Macquarie Bank’s Hu Weijun believes that policymakers may have failed to recognize the urgency of stimulating the economy due to strong production-related indicators.

In fact, the expected average 1-year loan market quote rate (LPR, loan prime rate) equivalent to the benchmark interest rate (as of the end of 2024) is 3.27%, and the interest rate is expected to fall from March (annual 3.45%). Xie Jiaxi of DBS Bank believes that the People’s Bank of China will start cutting interest rates in the second half of 2024 in order to restore investment confidence.

The U.S. Federal Reserve (FRB) is hesitant to cut interest rates as the economy remains strong. If China lowers interest rates, the interest rate gap between China and the United States will widen, which may intensify the depreciation of the renminbi and capital outflows. Hsieh Jiaxi pointed out that the timing and extent of interest rate cuts depend on the United States.

The forecast average of the RMB at the end of 2024 is 7.08 yuan per US dollar, a slight shift towards depreciation compared with 3 months ago (7 yuan).

Katrina Ell, an economist at Moody’s Analytics, pointed out that “pessimistic views on the Chinese economy are strengthening due to real estate problems, so the yuan will weaken. If the interest rate differential with overseas countries such as the United States narrows, (the yuan depreciation pressure) may increase.” ease”.

Judging from the forecast average of growth rate, it is 4.4% in 2025 and 4.2% in 2026, showing a downward trend. China’s population will decrease for two consecutive years starting in 2022. Structural headwinds are increasing and the economic outlook is becoming increasingly bleak.

Li Houming of Lombard Odier sees growth at 3.9% in 2026, which will fall below the 4% mark. It is recommended to reconsider the premise of economic policy, saying that due to factors such as a declining birthrate, an aging population, and a mature economy, the growth rate in the next 10 years may drop to an average of less than 3.5%, and it is not a good idea to stick to the 5% target.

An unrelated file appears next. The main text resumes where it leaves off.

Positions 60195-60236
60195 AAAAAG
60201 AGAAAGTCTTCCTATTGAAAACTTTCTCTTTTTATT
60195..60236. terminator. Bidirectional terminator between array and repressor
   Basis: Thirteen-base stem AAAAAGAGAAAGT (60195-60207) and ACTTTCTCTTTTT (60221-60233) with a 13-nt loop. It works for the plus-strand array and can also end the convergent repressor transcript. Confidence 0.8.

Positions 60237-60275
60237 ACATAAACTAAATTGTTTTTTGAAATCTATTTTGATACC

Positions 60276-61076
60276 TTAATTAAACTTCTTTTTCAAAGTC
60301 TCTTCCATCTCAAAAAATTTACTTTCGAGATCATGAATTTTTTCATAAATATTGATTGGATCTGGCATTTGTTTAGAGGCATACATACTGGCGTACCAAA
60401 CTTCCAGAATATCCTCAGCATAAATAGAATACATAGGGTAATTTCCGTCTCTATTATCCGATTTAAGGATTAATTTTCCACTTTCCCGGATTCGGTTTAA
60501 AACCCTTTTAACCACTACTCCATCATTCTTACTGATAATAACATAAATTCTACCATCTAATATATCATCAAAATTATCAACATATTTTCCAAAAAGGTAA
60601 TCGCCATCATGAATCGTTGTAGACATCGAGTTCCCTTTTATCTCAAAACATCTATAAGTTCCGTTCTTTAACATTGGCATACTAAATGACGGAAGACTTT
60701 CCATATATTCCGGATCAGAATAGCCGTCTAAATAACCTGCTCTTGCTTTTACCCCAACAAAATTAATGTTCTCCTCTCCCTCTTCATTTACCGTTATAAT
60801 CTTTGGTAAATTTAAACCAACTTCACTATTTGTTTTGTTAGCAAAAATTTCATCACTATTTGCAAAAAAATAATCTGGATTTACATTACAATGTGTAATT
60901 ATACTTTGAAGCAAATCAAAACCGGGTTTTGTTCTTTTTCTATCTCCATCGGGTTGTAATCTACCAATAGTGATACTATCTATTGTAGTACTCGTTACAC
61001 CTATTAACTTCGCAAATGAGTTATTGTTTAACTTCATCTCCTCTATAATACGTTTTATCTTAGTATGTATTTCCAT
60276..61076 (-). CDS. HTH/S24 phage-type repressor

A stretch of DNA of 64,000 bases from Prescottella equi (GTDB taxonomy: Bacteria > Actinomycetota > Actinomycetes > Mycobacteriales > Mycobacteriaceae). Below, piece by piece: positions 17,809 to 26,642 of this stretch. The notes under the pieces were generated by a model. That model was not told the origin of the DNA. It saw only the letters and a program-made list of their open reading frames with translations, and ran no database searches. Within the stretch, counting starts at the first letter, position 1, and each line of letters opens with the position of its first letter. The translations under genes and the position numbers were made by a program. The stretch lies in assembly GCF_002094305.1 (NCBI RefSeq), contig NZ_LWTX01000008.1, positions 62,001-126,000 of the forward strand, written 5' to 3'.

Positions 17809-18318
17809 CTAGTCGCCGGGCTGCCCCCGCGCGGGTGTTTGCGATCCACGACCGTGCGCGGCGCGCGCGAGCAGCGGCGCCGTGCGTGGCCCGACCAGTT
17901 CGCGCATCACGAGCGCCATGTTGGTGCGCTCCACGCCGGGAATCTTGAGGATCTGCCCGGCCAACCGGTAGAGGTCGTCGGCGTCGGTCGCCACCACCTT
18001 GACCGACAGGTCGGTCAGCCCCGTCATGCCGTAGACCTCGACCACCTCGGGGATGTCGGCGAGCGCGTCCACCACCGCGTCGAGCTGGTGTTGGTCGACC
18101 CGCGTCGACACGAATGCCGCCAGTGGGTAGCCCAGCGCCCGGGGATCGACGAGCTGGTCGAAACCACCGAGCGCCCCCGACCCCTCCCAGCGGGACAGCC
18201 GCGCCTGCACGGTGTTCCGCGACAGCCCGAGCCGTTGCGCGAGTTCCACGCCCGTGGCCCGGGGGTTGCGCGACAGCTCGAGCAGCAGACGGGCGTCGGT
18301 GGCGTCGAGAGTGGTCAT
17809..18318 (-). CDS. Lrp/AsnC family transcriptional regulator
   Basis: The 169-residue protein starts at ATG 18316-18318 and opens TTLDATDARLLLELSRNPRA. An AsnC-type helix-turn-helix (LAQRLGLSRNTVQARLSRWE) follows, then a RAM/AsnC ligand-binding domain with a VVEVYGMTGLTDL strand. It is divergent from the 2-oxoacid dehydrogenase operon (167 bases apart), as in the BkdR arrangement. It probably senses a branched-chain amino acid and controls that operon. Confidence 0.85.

Trump’s victory may put pressure on the yuan to depreciate, and China will remain on hold on economic policy

The survey listed multiple options and asked about issues facing economic recovery. Most of the answers were “the downturn in the real estate market.” Followed by the “U.S. presidential election” in November.

Abrdn’s Robert Gilhooly pointed out that if former President Trump is elected, “there will be economic risks such as a substantial increase in tariffs on China, and the pressure on the yuan to depreciate will intensify.” The Chinese authorities have stated that they will seek policy flexibility in response to the impact. Gilhuly believes that China will retain its interest rate cuts and economic stimulus policies until after the U.S. election.

Wu Lixian of Everbright Securities also expressed vigilance, pointing out that Trump’s election will become a potential risk to the Chinese economy, and China policies related to trade and tariffs may change.

Trump made tough campaign promises such as imposing tariffs of more than 60% on imported goods from China. There is a possibility that the Sino-US trade war will reignite after 2018 and have an impact on China’s imports and exports.